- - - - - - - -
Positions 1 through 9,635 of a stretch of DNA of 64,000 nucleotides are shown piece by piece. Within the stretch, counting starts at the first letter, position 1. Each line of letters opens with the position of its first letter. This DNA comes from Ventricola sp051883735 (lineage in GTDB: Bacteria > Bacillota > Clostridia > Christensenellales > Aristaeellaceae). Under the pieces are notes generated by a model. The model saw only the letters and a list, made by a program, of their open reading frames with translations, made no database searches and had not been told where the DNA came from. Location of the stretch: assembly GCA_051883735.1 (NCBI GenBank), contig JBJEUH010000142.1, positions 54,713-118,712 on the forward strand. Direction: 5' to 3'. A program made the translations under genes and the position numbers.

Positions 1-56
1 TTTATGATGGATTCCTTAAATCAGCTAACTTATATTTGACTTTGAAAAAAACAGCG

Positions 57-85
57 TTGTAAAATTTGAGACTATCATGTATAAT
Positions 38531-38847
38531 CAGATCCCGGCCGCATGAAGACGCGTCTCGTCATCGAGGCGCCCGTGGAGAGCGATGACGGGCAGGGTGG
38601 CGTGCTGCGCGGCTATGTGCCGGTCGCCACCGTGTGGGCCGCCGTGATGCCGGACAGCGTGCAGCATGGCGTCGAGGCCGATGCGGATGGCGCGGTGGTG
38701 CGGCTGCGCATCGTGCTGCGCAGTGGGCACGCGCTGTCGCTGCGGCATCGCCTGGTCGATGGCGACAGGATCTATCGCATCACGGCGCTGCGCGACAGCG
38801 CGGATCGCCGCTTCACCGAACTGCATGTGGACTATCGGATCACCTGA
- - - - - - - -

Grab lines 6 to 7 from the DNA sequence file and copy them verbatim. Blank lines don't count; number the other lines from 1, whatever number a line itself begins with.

Positions 38531-38847
38531 CAGATCCCGGCCGCATGAAGACGCGTCTCGTCATCGAGGCGCCCGTGGAGAGCGATGACGGGCAGGGTGG